The Berean Expositor
Volume 36 - Page 8 of 243
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"I acknowledged my sin unto Thee, and mine iniquity have I not hid. I said, I will
confess my transgressions unto the Lord; and Thou forgavest the iniquity of my sin"
(Psa. 32: 5).
Parallel with this is the experience of Psalm 51::
"Have mercy upon me, O God, according to Thy lovingkindness: according unto the
multitude of Thy tender mercies blot out my transgressions. Wash me throughly from
mine iniquity, and cleanse me from my sin. For I acknowledge my transgressions: and
my sin is ever before me. Against Thee, Thee only, have I sinned, and done this evil in
Thy sight" (Psa. 51: 1-4).
When we turn to the epistles that speak of the grace of God to the church, we shall
find that in some places where the Authorized Version reads "knowledge", the true
meaning is "acknowledge". In the first epistles of John, where experimental truth,
associated with walking in the light, is the theme, "confession" is used in much the same
way as "acknowledgment" is used elsewhere.
"If we confess our sins, He is faithful and just to forgive us our sins, and to cleanse us
from all unrighteousness" (I John 1: 9).
Before the prodigal son "came to the father", he "came to himself" (Luke 15: 17, 20).
Before he experienced reconciliation and wore the best robe, he had said:
"Father, I have sinned against heaven, and before thee, and am no more worthy to be
called thy son" (Luke 15: 18, 19).
The moment that salvation becomes our realized possession the Lord is pledged to
lead us out and on. We have but to read the book of Exodus to see this plainly set forth.
From the moment the blood of the Passover had been shed and the hour of deliverance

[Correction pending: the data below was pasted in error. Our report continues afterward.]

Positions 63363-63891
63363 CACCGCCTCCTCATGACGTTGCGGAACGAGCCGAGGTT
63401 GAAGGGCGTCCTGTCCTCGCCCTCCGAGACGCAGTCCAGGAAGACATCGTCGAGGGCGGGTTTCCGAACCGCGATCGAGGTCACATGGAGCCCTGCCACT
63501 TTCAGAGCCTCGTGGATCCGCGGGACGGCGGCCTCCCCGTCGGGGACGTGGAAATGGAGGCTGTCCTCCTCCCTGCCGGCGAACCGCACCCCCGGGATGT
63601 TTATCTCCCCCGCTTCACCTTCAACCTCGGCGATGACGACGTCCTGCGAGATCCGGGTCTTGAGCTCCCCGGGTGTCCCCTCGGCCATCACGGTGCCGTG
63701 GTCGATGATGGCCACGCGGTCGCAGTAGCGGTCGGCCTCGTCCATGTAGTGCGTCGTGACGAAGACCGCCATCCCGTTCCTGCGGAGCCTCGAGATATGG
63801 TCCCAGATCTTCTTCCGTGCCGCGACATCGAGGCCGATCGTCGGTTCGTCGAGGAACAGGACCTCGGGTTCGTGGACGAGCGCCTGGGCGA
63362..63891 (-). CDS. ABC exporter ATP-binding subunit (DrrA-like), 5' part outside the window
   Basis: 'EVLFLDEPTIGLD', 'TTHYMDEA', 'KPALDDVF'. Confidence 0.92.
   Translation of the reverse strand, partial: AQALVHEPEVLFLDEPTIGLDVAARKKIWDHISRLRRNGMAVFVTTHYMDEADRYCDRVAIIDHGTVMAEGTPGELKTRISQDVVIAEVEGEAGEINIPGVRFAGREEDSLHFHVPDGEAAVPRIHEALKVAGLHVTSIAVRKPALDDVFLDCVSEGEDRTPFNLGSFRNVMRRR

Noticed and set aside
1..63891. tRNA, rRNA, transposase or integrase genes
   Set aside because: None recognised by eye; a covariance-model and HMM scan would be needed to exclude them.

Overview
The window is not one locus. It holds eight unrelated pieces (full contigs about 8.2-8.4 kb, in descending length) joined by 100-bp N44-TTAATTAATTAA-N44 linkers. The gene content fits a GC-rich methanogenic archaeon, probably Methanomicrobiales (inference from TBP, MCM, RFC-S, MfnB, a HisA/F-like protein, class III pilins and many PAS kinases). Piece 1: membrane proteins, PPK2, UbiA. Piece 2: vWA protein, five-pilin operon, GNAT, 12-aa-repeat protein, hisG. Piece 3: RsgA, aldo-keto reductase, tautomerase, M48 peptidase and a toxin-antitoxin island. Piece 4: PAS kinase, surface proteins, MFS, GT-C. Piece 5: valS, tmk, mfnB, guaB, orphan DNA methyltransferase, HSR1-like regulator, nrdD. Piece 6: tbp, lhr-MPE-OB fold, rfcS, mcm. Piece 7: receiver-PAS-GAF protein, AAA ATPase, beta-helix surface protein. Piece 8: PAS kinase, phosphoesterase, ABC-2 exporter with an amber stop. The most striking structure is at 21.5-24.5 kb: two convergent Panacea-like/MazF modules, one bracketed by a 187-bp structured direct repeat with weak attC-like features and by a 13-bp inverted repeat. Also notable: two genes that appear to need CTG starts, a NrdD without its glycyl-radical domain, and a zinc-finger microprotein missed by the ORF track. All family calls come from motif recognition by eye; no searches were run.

had come, Israel never lacked a leader. Moses may go the way of all flesh, but Joshua is
there to take his place, and over and above all human agency, we find the pillar of cloud
and fire that never left the people throughout their pilgrimage. Let us therefore turn our
attention to the experience of being led by the Lord.
"Trust in the LORD with all thine heart; and lean not unto thine own understanding.
In all thy ways acknowledge Him, and He shall direct thy paths" (Prov. 3: 5, 6).
From these words it is evident that the acknowledging of the Lord is fairly
comprehensive. It is impossible to acknowledge the Lord unless our trust in Him is with
"all our heart" and in "all our ways". Very often no other "leading" is necessary than to
stand at the parting of the ways, look ahead, and see whether following the one or the
other would involve some denial of the Lord. If this is seen to be so, the matter is settled,
and prayer for guidance at such times may too much resemble the attitude of Balaam
(Numb. 22: 13, 19).
This acknowledgment of the Lord in all our ways is very finely brought out in the
story of Abraham's servant, who said:
"I, being in the way, the LORD led me" (Gen. 24: 27).